Why does exhaust leak cause lean condition?

Discussion in 'General Turbo Buick Tech' started by MistaScott, Oct 7, 2004.

Why does exhaust leak cause lean condition?

Discussion in 'General Turbo Buick Tech' started by MistaScott, Oct 7, 2004.

  1. MistaScott

    MistaScott Abnormally Aspirated

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    I think this is an important question that I was having trouble with theoretically.

    If you are leaking exhaust through a crack, that wouldn't introduce new air into the system. You would just end up passing less exhaust past the o2.

    If you are pressurizing the exhaust system, that would still push out exhaust. Only under vacuum would you suck in air and exhaust is clearly a pressurized system.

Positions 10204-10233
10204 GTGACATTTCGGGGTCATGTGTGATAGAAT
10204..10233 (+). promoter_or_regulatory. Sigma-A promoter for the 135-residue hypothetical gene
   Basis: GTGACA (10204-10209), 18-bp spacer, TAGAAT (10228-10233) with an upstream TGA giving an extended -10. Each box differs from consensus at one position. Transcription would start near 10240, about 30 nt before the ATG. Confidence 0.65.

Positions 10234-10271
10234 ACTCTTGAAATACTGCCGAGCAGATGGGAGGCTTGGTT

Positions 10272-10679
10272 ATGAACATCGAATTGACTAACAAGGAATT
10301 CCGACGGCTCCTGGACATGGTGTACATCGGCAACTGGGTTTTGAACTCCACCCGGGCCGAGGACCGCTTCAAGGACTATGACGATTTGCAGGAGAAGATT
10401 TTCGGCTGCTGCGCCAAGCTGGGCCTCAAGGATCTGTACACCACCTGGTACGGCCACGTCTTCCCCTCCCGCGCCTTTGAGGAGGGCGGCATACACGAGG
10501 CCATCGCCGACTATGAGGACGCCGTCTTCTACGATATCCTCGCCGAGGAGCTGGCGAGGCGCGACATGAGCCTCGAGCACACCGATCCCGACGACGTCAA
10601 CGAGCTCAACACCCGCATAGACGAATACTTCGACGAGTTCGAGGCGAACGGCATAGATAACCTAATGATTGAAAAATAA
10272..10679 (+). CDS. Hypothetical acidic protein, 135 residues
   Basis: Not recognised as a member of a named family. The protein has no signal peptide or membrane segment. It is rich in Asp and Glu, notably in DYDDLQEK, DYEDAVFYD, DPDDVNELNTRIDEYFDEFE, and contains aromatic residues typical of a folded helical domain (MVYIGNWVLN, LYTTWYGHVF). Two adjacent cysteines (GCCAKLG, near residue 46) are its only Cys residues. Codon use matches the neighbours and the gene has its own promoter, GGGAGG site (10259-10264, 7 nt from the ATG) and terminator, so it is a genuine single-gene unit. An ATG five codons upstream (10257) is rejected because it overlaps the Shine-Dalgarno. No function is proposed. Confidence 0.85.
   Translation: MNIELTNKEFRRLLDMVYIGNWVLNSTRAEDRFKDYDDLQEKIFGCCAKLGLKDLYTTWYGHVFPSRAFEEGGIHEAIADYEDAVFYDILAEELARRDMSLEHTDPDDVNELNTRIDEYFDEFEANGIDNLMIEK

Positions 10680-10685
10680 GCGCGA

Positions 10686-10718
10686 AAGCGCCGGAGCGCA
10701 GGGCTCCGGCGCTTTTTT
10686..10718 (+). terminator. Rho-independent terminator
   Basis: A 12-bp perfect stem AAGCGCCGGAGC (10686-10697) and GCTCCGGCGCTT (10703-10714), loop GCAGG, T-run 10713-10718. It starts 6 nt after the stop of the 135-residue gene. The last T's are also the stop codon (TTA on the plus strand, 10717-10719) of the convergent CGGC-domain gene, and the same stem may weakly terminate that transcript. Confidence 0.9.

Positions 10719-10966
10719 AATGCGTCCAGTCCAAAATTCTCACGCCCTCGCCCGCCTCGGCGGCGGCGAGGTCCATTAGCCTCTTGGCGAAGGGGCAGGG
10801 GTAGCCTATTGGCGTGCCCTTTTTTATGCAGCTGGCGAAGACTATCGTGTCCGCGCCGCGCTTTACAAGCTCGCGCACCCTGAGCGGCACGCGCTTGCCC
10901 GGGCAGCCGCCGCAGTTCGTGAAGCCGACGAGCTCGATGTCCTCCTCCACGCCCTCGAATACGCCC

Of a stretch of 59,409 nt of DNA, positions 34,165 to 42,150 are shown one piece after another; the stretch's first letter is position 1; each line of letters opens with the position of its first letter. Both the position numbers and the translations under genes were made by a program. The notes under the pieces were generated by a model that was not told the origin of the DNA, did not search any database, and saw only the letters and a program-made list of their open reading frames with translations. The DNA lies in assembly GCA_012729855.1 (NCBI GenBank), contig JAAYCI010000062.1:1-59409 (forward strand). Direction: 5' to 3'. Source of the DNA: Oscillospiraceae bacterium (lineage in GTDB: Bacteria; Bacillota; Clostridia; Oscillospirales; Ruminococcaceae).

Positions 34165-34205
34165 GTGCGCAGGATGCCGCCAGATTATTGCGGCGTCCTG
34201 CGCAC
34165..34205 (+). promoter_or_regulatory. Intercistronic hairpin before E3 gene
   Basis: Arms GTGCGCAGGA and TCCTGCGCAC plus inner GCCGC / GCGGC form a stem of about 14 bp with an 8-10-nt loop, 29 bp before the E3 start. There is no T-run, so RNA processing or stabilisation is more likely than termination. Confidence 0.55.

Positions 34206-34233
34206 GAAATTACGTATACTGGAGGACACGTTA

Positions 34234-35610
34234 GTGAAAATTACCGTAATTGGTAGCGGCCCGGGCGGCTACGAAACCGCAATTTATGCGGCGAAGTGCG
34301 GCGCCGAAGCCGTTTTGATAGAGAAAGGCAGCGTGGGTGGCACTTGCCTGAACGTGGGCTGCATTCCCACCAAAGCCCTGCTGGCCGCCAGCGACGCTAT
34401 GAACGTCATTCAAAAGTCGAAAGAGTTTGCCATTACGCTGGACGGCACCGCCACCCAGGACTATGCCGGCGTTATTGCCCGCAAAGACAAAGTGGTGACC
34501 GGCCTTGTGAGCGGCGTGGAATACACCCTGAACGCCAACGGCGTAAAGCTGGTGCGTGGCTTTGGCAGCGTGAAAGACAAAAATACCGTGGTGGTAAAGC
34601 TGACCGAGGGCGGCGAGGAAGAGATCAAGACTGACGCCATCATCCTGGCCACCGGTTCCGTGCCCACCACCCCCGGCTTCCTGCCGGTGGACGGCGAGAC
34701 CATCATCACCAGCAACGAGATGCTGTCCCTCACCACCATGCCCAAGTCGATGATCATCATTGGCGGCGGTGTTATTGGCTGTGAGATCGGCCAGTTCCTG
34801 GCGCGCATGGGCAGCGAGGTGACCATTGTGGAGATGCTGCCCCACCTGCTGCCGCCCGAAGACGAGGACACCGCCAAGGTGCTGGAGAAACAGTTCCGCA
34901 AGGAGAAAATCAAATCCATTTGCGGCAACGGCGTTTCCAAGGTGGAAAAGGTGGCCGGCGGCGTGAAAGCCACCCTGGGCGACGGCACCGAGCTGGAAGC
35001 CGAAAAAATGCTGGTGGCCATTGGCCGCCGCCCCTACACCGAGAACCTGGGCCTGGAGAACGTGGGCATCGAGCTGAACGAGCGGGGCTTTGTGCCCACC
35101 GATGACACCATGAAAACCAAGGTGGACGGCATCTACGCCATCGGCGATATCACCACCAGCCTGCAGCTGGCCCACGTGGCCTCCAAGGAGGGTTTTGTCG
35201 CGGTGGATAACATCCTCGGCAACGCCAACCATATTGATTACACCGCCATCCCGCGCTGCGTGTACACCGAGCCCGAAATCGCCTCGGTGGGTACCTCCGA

So, when does air get in?
  2. JDSfastGN

    JDSfastGN Active Member

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    I am under the impression that exhaust leaks usually make you run rich, as most lose gas mileage when you get one. I know an intake leak or vacuum leak can cause a lean condition.
  3. MistaScott

    MistaScott Abnormally Aspirated

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    Right, you RUN rich in the motor, but the o2 reads a lean condition because of the air getting in and thus you get a high BLM...

    But does air really get in is the question...????
  4. JDSfastGN

    JDSfastGN Active Member

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    oh my bad i misread your question, i guess the air enters in the short time between the pulses in the exhaust, as long as its not a lot of rpms or exhaust flow
  5. 85HOT-T

    85HOT-T Member

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    Jds has it. The air is pulled into the exhaust between powerstokes. Between each powerstoke there is a void in the exhaust. That is how flow masters work, they amplify the voids to create stonger scavageing in the combustion chamber.
  6. MistaScott

    MistaScott Abnormally Aspirated

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    So, the exhaust valve closes and causes a brief period of vacuum in the header which sucks the air in?